Can a civilization that lived more than 10,000 years ago – before the invention of farming, pharmaceuticals and the treadmill – be healthier than people today? With the exception of modern medicine, the answer is yes. Cavemen ate nutrient rich, natural foods that they had to hunt for in the wild. We, on the other hand, eat mostly processed foods and grocery shop when we’re feeling especially ambitious.
However, the growing popularity of the all-natural “Paleo” diet means that we’ve started to grasp the health benefits of eating like cavemen. A cultural shift from a sedentary to an active lifestyle is slowly taking shape. Here are ten reasons why we should get back to basics and live like our hunter-gatherer ancestors.
1) Exercise was part of their lifestyle
Cavemen had to be incredibly fit to survive. They couldn’t take down wooly mammoths or forage for food without some serious cardio and strength training. At an early age, young men were trained to fight, wield weapons and hunt for their food. Their nomadic lifestyle meant they were constantly on the move – and not glued to the couch.
2) They ate a lot more veggies
According to recent studies, early humans regularly ate up to 100 different varieties of plants. Approximately two-thirds of a caveman’s diet was made up of plant-based foods, including fruits, vegetables, nuts, roots and seeds. As farming hadn’t been invented yet, their meals were 100% organic and pesticide-free. Take that, Whole Foods!
3) They used natural healing remedies
Cavemen were the unwitting pioneers of Earthing, the modern practice of connecting to the Earth’s natural electric energy. Since they were barefoot and slept on the ground, they were constantly benefitting from the Earth’s healing “free radicals.” Recent studies have shown that Earthing can improve restfulness and relieve chronic pain. Cavemen – 1, Modern Man – 0.
4) They only ate lean meat and fish
Cavemen had a strict diet of lean meat and fish, free from antibiotics, growth hormones and excess fat. As a result, their cholesterol levels were significantly lower. They only hunted free-range and grass-fed game animals (not out of principle, but out of lack of options). Nonetheless, PETA would likely approve.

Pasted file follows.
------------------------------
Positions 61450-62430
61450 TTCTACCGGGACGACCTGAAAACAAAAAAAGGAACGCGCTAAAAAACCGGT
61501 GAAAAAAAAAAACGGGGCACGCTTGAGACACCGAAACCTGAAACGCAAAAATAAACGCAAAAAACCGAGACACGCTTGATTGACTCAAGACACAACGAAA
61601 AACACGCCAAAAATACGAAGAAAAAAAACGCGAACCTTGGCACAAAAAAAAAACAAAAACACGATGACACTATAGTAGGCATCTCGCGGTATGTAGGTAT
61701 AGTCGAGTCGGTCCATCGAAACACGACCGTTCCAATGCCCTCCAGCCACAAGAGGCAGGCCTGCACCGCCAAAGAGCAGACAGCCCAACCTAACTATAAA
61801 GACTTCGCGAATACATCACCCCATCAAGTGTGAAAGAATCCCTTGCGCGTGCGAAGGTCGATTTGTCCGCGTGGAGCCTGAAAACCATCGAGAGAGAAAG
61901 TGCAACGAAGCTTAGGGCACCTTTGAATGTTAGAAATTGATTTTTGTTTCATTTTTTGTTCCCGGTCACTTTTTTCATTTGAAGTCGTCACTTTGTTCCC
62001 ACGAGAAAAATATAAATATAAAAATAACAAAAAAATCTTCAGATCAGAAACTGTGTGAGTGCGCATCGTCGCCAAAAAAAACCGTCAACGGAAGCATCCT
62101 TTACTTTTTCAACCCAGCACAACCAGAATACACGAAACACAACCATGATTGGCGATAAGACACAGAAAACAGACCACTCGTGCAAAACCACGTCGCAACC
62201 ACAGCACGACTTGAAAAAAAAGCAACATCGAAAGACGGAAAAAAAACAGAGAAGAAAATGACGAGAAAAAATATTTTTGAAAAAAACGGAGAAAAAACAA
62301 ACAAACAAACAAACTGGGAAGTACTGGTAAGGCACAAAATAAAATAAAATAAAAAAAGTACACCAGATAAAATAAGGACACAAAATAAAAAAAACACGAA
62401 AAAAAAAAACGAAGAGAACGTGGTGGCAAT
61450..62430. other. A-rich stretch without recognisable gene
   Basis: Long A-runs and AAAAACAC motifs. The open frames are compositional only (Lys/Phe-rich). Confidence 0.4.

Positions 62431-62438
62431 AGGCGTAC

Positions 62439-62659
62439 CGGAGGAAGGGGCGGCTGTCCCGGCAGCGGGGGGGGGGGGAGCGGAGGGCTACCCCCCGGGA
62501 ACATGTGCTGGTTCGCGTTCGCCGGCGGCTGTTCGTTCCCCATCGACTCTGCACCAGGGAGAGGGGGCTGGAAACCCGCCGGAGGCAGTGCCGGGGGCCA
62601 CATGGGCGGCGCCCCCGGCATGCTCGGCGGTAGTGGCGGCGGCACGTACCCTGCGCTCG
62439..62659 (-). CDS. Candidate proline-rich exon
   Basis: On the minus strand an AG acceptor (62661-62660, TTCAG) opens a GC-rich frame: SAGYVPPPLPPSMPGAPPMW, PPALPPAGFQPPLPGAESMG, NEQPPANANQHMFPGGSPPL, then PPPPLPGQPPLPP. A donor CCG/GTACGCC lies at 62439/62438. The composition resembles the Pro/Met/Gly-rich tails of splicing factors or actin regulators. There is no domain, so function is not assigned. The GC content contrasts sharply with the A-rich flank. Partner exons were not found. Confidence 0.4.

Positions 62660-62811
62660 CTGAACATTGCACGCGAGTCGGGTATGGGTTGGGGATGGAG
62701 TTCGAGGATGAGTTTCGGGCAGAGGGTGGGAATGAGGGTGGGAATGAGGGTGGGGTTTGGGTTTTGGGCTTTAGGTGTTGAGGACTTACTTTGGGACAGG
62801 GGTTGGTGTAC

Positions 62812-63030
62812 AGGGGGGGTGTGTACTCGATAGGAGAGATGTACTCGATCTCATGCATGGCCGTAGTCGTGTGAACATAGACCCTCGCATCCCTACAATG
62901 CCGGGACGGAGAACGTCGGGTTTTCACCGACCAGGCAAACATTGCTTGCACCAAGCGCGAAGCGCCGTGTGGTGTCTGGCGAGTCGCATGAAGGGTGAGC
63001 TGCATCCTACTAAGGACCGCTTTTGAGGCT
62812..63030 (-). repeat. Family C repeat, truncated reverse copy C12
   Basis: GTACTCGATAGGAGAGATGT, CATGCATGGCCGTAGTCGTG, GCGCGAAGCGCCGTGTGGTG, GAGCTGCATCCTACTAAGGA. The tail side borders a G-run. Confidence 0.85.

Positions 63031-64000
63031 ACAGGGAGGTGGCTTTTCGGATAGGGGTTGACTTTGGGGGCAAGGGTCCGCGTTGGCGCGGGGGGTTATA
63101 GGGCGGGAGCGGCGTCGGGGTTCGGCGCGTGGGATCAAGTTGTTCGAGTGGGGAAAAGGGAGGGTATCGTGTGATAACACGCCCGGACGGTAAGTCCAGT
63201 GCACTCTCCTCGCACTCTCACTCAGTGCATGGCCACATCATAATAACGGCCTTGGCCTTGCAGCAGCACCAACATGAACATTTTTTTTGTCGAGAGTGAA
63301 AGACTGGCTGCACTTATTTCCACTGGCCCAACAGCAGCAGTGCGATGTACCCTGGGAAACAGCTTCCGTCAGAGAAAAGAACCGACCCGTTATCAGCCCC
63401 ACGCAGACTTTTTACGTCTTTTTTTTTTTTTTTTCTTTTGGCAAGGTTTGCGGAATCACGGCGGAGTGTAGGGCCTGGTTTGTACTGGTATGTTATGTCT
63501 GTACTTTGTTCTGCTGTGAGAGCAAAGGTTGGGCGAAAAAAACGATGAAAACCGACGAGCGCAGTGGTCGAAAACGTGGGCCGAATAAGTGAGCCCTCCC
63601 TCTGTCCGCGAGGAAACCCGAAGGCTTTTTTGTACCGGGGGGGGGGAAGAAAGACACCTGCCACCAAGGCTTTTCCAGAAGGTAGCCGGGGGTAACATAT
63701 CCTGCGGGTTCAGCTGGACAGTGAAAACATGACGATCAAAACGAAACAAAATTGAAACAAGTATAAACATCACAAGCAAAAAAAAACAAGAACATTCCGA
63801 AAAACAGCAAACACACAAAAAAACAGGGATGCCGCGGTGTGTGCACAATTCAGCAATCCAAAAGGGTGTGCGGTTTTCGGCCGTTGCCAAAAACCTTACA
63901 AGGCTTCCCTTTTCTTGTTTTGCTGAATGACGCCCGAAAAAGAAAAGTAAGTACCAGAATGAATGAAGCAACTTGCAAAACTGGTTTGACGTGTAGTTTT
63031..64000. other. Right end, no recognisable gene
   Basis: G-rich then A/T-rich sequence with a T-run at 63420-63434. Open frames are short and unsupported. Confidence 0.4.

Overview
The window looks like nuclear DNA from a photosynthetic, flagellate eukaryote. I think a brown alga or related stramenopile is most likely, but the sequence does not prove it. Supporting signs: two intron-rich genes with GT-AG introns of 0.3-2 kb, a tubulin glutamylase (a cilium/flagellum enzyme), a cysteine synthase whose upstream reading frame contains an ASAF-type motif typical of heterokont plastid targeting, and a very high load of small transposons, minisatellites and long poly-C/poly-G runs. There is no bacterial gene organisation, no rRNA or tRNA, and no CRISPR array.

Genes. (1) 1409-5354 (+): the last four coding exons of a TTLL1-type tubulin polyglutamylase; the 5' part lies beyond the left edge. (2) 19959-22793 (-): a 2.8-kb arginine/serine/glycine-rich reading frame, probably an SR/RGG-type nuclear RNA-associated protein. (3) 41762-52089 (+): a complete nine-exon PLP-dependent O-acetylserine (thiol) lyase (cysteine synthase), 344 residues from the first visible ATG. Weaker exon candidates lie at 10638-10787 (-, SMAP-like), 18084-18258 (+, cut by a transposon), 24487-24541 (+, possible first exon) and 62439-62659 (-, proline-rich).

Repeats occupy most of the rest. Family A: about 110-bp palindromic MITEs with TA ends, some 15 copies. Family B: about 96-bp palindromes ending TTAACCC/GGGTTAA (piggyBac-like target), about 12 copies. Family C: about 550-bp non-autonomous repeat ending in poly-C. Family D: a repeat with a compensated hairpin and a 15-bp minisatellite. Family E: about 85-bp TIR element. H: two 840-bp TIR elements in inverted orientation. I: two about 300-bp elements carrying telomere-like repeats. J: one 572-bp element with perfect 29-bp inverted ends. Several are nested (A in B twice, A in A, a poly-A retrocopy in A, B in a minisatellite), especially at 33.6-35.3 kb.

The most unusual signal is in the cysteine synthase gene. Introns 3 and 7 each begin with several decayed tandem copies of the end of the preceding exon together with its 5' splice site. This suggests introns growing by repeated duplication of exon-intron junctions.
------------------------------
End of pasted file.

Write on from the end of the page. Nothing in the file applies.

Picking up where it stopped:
5) There was no such thing as “bad” carbs
We love our carbs. Pasta, cereal and candy are a handful of our carb-heavy guilty pleasures. Without farming, cavemen couldn’t produce refined “bad” carbohydrates from corn, white grain and “added” sugars. Still, cavemen had a healthy intake of “good” carbs through natural plant foods like vegetables and fruits. The “good” carbs provide fibre and nutrients that would boost their energy levels.
6) Their diet was (mostly) sugar-free
Today, people consume an average of 42.5 teaspoons of refined sugar per day – approximately 30 teaspoons more than the recommended amount. In the Stone Age, early humans only ate natural sugars found in fruits, vegetables and wild honey. A caveman with a “sweet tooth” is about as oxymoronic as “fat-free ice cream.”
7) They didn’t eat food that rot their teeth
Cavemen couldn’t fathom the invention of the toothbrush, yet their gums were in better shape than ours. According to a recent study in Nature Genetics, the Neolithic shift to farming carb-heavy, processed foods contributed significantly to the rise of poor oral health. The caveman’s all-natural diet left little to no plaque build-up on their teeth.
8) No fast food
You would’ve been hard-pressed to make a hamburger in prehistoric times. There were no buns, because there were no crops. There was no dairy, because there was no livestock. Instead, cavemen benefited from the exercise of hunting and gathering nutrient rich wild foods. Consider that when “hunting” your next drive-thru meal.
9) They didn’t suffer from diet-related disease
In the prehistoric era, the leading causes of death were predators, bacterial or virus infections. Studies suggest that they didn’t suffer from any weight-related complications. Today, many of the most common chronic diseases – obesity, heart disease, diabetes, etc. – are related to or caused by excess intake of processed foods.
10) They weren’t party animals
Despite the discovery of Stone Age “beer jugs” dating back to at least 10,000 BC, cavemen didn’t drink nearly as much as we do today. They also didn’t smoke tobacco or do recreational narcotics. Drug addiction, lung cancer and beer bellies are unfortunate by-products of a contemporary lifestyle.